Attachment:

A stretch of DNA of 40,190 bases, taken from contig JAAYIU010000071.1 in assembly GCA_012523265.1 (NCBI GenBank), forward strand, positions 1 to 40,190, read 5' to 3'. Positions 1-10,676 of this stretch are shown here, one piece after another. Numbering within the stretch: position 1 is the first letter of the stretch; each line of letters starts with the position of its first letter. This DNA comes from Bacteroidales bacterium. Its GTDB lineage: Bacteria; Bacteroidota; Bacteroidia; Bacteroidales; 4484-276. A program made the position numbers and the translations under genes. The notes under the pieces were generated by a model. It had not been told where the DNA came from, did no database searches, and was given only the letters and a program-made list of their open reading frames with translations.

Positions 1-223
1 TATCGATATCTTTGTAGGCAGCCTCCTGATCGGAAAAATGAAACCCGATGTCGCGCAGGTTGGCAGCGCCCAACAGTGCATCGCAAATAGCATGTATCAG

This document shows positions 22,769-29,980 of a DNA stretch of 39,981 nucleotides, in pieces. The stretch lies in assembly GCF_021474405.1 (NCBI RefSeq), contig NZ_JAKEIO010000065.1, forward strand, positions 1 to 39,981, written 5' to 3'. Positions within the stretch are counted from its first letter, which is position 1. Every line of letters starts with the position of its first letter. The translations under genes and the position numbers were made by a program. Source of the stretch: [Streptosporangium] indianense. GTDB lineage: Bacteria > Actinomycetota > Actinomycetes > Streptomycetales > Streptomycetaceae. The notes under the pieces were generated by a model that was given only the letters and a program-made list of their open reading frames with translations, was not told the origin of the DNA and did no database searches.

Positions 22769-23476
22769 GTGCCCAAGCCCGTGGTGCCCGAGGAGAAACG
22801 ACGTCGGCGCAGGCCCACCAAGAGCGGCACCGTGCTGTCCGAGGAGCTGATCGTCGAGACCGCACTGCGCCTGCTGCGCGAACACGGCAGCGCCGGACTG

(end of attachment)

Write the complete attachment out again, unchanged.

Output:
A stretch of DNA of 40,190 bases, taken from contig JAAYIU010000071.1 in assembly GCA_012523265.1 (NCBI GenBank), forward strand, positions 1 to 40,190, read 5' to 3'. Positions 1-10,676 of this stretch are shown here, one piece after another. Numbering within the stretch: position 1 is the first letter of the stretch; each line of letters starts with the position of its first letter. This DNA comes from Bacteroidales bacterium. Its GTDB lineage: Bacteria; Bacteroidota; Bacteroidia; Bacteroidales; 4484-276. A program made the position numbers and the translations under genes. The notes under the pieces were generated by a model. It had not been told where the DNA came from, did no database searches, and was given only the letters and a program-made list of their open reading frames with translations.

Positions 1-223
1 TATCGATATCTTTGTAGGCAGCCTCCTGATCGGAAAAATGAAACCCGATGTCGCGCAGGTTGGCAGCGCCCAACAGTGCATCGCAAATAGCATGTATCAG

This document shows positions 22,769-29,980 of a DNA stretch of 39,981 nucleotides, in pieces. The stretch lies in assembly GCF_021474405.1 (NCBI RefSeq), contig NZ_JAKEIO010000065.1, forward strand, positions 1 to 39,981, written 5' to 3'. Positions within the stretch are counted from its first letter, which is position 1. Every line of letters starts with the position of its first letter. The translations under genes and the position numbers were made by a program. Source of the stretch: [Streptosporangium] indianense. GTDB lineage: Bacteria > Actinomycetota > Actinomycetes > Streptomycetales > Streptomycetaceae. The notes under the pieces were generated by a model that was given only the letters and a program-made list of their open reading frames with translations, was not told the origin of the DNA and did no database searches.

Positions 22769-23476
22769 GTGCCCAAGCCCGTGGTGCCCGAGGAGAAACG
22801 ACGTCGGCGCAGGCCCACCAAGAGCGGCACCGTGCTGTCCGAGGAGCTGATCGTCGAGACCGCACTGCGCCTGCTGCGCGAACACGGCAGCGCCGGACTG